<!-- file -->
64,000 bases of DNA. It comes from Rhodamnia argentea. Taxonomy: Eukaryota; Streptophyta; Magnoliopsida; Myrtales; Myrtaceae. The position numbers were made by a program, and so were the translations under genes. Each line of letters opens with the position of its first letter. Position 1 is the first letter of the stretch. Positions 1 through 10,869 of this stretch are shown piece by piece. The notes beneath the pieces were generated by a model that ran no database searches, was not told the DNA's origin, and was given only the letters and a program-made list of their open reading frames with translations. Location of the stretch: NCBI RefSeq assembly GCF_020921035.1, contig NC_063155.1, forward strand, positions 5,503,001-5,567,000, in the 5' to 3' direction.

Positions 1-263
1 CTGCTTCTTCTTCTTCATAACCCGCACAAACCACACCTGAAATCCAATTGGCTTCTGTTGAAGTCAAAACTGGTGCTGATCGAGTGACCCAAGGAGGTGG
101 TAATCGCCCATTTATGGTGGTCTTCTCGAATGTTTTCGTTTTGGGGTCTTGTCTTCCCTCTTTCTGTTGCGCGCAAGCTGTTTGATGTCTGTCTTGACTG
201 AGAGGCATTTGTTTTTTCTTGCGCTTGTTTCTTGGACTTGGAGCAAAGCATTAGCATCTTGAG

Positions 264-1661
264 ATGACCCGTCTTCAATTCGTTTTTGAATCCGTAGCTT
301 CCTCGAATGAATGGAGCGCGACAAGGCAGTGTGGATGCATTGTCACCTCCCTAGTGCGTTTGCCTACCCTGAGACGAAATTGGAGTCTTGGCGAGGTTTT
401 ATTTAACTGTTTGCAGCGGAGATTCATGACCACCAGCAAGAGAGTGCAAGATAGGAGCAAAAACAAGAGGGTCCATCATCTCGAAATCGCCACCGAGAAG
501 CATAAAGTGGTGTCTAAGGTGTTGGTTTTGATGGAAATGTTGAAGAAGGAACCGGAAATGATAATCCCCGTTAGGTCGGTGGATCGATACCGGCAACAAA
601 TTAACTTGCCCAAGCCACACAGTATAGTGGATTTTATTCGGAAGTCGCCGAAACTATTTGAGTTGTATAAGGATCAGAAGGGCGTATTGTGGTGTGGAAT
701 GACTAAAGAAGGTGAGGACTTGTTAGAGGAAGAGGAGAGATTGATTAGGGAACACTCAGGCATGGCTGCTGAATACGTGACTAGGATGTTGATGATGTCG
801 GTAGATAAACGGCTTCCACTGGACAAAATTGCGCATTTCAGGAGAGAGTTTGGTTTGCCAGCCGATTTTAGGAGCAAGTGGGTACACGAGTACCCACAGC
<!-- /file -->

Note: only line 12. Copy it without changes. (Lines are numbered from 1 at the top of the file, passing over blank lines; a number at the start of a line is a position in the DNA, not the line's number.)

701 GACTAAAGAAGGTGAGGACTTGTTAGAGGAAGAGGAGAGATTGATTAGGGAACACTCAGGCATGGCTGCTGAATACGTGACTAGGATGTTGATGATGTCG